It was no somber gathering. For Tucson, a quirky city whose “Old Pueblo” roots stretch back more than a millennium, it was par for the course — a way to grieve unique to its own carefree identity. That essence is apparently what the memorial planners, who are aiming to complete the process in two to three years, have in mind.

The foundation has been collecting and archiving the memorial tribute material that sprung from the event, be it stuffed animals, get-well cards or photos, as well as those that have since arrived on anniversaries and the like.

The shooting resonated on Capitol Hill not just because of the injuries to Giffords and her staffer-turned-successor Barber. Among the dead were Giffords’ community outreach director, Gabriel Zimmerman. Last year, Congress named a Capitol Visitor Center conference room in honor of Zimmerman.

Tucson Picks Site for Jan. 8 Shootings Memorial

This tribute to the dead was at the Hotel Congress in downtown Tucson after the shootings. (Jason Dick/CQ Roll Call File Photo)

January 6, 2014

Mark Pocan Plays Mr. Wizard in Frigid Wisconsin

Frigid conditions got you down?

Not Rep. Mark Pocan.

After one of the Wisconsin Democrat’s aides saw Milwaukee Journal Sentinel multimedia guru Mike De Sisti investigating what happens to boiling water suddenly exposed to below freezing temperatures:

Pocan decided to conduct a copycat experiment on the streets of Madison:

The conclusion: Flinging stuff outside is crazy fun, whether you can feel your fingers or not.

Pat Toomey Portends Ellen Page’s Chilling Demise

Sen. Patrick J. Toomey has a message for the plucky, pint-sized star of 2007’s teen pregnancy dramedy: bundle up.

While everyone else in Washington, D.C., continues to obsess about the polar vortex poised to chap lips (and possibly worse) all over town, the Pennsylvania Republican broke the news that Ellen Page’s core temperature has already plummeted from our life-sustaining 98-degree range into organ-stopping territory.

Pat Toomey Portends Ellen Page’s Chilling Demise

(Screenshot)

Or could it be that he’s confusing the name of the award-winning movie with the capital of Alaska — Juneau?

Toomey has since amended his tweet to properly reflect the geographic location in question. Full story

Team Roskam Puts Capitol Dome in Perspective

Ever glance up at the Capitol and think to yourself, “Ehh”?

That’s never been the case for professional artist and Dome admirer Elizabeth Roskam.

Team Roskam Puts Capitol Dome in Perspective

(Courtesy Rep. Peter Roskam)

The painter wife of Rep. Peter Roskam spent 18 months preparing various takes on the symbolic structure. The completed works are featured in a 2014 calendar the Illinois Republican sent out to thousands of colleagues, constituents and friends in lieu of a Christmas card.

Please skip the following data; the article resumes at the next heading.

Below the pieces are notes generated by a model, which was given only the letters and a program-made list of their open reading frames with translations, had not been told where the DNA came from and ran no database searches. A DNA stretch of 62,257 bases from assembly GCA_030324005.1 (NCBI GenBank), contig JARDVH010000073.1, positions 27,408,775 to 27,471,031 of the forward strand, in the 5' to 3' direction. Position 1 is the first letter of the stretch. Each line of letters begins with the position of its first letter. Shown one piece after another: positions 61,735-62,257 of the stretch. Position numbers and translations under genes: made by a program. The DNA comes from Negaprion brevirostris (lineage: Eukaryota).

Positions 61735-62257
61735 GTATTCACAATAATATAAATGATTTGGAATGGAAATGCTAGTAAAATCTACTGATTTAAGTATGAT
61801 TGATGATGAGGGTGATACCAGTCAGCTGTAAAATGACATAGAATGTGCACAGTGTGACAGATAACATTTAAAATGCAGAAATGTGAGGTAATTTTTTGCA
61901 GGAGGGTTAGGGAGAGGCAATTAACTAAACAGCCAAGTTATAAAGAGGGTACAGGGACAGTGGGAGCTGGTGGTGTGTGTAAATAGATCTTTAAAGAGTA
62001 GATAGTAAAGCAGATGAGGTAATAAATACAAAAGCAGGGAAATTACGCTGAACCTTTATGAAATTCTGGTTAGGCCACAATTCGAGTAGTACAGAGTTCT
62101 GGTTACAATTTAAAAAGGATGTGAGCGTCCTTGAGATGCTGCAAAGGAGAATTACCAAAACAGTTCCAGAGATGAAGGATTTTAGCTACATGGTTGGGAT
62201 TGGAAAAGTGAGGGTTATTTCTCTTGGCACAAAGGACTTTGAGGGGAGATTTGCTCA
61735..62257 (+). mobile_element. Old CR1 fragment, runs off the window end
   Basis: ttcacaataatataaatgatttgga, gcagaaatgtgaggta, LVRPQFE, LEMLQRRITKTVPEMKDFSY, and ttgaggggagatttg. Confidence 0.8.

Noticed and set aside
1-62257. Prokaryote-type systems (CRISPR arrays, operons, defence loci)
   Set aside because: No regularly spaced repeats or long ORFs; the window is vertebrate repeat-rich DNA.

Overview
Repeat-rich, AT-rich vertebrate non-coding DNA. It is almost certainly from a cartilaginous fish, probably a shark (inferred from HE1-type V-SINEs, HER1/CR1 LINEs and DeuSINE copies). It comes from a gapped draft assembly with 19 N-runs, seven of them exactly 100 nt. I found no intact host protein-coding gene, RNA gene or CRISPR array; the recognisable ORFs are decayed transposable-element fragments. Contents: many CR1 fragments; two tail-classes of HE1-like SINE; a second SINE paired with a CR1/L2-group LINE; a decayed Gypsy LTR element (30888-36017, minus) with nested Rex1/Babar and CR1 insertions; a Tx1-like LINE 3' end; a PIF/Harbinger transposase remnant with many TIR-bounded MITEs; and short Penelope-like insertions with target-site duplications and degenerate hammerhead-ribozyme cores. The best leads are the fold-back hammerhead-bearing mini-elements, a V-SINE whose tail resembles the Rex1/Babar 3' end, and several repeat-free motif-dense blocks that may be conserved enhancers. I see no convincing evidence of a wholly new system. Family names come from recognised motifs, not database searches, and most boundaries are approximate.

“At the beginning it was going to be a series just of Washington and scenes from around town. But then each time it came back to this Capitol building that looks so different and so dramatic and so interesting, and it really built from there,” Peter Roskam said of the vibrantly colored labor of love.

Per staff, the congressman and his brood snapped tons of pics of the Capitol for Elizabeth to work from — “February’s Dome was from a picture one of his kids took,” a Roskam aide explained — including shots taken at varying hours of day and with dramatically different lighting. Full story

By Warren Rojas Posted at 4:49 p.m.
HillSide, Reps

Jared Polis’ Punctuation Push

Rep. Jared Polis has as of late been having some trouble squeezing in everything he wants to share on social media.

But the Colorado Democrat has a plan to streamline overly wordy thoughts: tildes.

The Education and the Workforce Committee member floated his idea about recasting the summarily ignored squiggly sign to his Twitter flock after perusing an ongoing discussion on an etymological message board about how best to offset paraphrased content.

“It is challenging to condense quotes from articles into 140 characters,” Polis said in an email regarding his struggles with concise, but still cogent microblogging. Per his unsatisfactory research, Polis found far-from-definitive advice urging content shrinkers to employ everything from multicolored fonts to plain brackets. Full story

Capitol Hill: Where the Wild Things Are

It appears that there’s a slightly dangerous, but very colorful character roaming around the Capitol complex in 2014.

Multiple sources tell HOH they have seen a sizable vulpes vulpes, or red fox, making itself comfortably at home here on Capitol Hill.

Capitol Hill: Where the Wild Things Are

(Courtesy HOH tipster)

“It seems like he is just running around having a good time,” a congressional aide who crossed paths with the furry-faced interloper just outside the Capitol Visitor Center told HOH. According to our Wild Kingdom correspondent, the fox darted across the opening facing the Supreme Court before disappearing into the surrounding bushes.

A fellow staffer, who said he was strolling back toward the House office buildings after visiting the Capitol Christmas tree, stumbled across what both parties suspect is the same animal about a half hour before the Capitol Visitor Center sighting. “I saw this fox bounding across the sidewalk there,” he said of the encounter along the West Front, adding, “It was not a small creature.” Full story